Learning to code this semester has been one hell of a journey. I’m not that proud to say I’ve cried about coding, but I have. There are witnesses. But it has been a worthy experience, and an important one. I have trouble with depth perception. Which is kind of funny because I’m a softball player, but a problem nonetheless. My mom says it’s because she let me play computer games before my brain was finished developing that section. Needless to say, this has affected what I thought I could do in terms of art. I see things and I think I can paint that and then I put paint to canvas and his nose is between his eyebrows. But in growing and developing my art, I eventually learned that I can adjust to my depth perception issue by looking at lines. I started thinking about how subjects are made up of a configuration of lines. All that being said, I was drawn to the snowflake starter code because the shapes based in clear straight lines that make sense in the part of my brain. I always wanted to draw animals, but I had a lot of trouble with their natural shapes. When looking for tattoo ideas I came across these images of animals created from triangles. I love the interpretation because it looks natural and geometric at the same time. This is much of why I liked Mondrian. He uses lines to create these interesting and engaging pieces and I wanted to do something in that vein. Though mine is much more chaotic than most of his. Coding this was easy because I learned early on that I like working with triangles in a system. Their shape is so dynamic to me and they have such a practicality in them. So I decided to code this elephant triangle by triangle in code. And I decided I wanted to tie it into my system. I thought the movement that came with the manipulations I made to the original code gave the system a unique and exciting texture. It gives the piece movement which it should have. I found the elephant tedious to code mostly. It was a lot of copy and pasting points and connecting the dots, but also making sure to keep track of which points are where, how long each line, what angle? I never thought I was going to code a system. I know I didn’t do it myself but even just fixing it and make it do what I want it to do was kind of surprising, at least when I thought about it a few weeks ago. I’m still working on the movement of the lines, but I like the kind of static-ness that makes it more like a background. The elephant was a natural decision for me. My grandmother collects elephants and she passed on her adoration of the creature to me. I am enamored with their grace, their intelligence, and their might. But they’re also proven to be afraid of mice. I think maybe for me coding was the mouse. I had no reason to be afraid of it, I’m kinda smart, and figuring out how to work a code wasn’t going to hurt me but it terrified me. The prospect of coding a system made me want to quit before I even started. But I’ve made it work for me and I’m proud of what it’s going to be.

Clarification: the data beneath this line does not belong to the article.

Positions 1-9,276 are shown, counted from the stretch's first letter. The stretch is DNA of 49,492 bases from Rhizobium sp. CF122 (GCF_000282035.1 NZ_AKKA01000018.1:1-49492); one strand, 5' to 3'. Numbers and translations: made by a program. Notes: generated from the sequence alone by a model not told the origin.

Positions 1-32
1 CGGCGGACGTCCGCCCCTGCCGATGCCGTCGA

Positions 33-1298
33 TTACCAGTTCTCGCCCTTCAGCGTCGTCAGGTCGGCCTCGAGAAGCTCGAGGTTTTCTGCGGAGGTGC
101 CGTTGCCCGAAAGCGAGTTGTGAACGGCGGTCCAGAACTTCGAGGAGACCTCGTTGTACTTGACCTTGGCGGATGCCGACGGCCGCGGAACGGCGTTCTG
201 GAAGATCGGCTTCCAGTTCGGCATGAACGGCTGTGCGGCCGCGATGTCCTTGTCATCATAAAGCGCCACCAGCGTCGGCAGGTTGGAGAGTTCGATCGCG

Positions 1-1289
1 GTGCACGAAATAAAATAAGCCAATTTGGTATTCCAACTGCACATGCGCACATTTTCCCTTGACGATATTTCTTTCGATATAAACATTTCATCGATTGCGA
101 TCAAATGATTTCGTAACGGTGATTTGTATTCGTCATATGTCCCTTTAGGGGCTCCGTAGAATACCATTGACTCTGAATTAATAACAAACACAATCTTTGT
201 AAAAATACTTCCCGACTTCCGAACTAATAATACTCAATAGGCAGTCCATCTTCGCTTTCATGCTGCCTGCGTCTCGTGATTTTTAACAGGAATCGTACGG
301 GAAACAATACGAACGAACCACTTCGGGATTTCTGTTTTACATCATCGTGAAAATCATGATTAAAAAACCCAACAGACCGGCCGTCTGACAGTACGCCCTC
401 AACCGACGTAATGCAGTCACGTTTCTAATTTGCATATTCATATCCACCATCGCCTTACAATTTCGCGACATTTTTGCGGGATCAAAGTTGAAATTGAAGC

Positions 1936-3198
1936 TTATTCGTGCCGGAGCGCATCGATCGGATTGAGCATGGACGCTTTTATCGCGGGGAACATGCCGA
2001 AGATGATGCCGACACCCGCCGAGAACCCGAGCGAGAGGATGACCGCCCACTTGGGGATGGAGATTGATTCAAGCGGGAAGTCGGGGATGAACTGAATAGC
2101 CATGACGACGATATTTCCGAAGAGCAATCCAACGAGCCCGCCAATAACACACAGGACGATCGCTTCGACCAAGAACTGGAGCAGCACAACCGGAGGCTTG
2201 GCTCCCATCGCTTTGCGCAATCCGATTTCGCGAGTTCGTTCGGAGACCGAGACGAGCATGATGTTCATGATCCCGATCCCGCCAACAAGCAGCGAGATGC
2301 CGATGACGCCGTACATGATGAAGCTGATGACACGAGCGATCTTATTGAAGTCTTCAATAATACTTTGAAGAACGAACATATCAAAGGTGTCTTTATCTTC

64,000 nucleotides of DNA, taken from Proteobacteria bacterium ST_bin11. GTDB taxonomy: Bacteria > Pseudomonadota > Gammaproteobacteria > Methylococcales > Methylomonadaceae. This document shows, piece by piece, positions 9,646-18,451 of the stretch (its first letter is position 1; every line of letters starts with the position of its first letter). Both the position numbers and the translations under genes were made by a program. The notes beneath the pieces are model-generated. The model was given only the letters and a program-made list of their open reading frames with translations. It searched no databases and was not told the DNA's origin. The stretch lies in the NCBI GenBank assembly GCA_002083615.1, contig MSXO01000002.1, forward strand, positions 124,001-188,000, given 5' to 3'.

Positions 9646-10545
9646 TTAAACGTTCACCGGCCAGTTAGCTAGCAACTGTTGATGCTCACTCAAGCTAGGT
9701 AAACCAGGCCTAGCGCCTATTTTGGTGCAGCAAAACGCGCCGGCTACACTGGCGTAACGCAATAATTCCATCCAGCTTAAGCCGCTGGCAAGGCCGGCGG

Okay, so loops have kicked my ass. Well, coding is kicking my ass, but here I am, trying. And not trying hard enough, but trying nonetheless. This project seemed like a fun idea, but when introduced to all the new ways to code things, I was second-guessing. In trying to understand concepts, I recalled struggling in math when I was in high school. I eventually came to a realization that I was trying to memorize formulas rather than understand why they work. I wish I could give a concrete example of this, but I have blocked all memories of math after my second year in geometry. Anyway, with the prompt, I immediately thought about my summer job at the Hudson River Museum in Yonkers. Their summer show featured artist, Robert Zakanitch, and pulled from the museum’s archives to produce a collection of pieces with the theme of flowers. Zakanitch is a little obsessed with floral patterns, and more broadly the idea of patterns.He is a founder of the Pattern and Decoration movement, actually, and he talked about how he was inspired by things like the floral linoleum pattern of his kitchen floor. This has little to do with what I actually produced, but I had in my head that I wanted to do something floral-like. I never for a second thought I could code a flower, I have to be realistic with myself. What I did come up with draws inspiration more from Bridget Riley in that her designs like Natajara are simple shapes turned into a more complex pattern. So when I sat down to code this thing, I realized I don’t know what I’m doing. I have a starting idea, and maybe that’s all I really finished with, but I struggled, needless to say. I got my software engineer friend on FaceTime to try to help me, and he kind of helped. I don’t know what I’m missing, besides time and practice and patience. What I ended up producing is a cop out. I’m pretty sure there was a much easier way to code what I did, but I wanted to produce something that if nothing else is nice to look at, and I did that. I haven’t given up exactly, but I have hit a wall, and I’m trying to motivate myself to push through it. What I like about this is its simplicity, and that’s not a cop-out. I like the vintage colors, that I can’t even take credit for. It reminds me of Thanksgiving and birds. I can do better.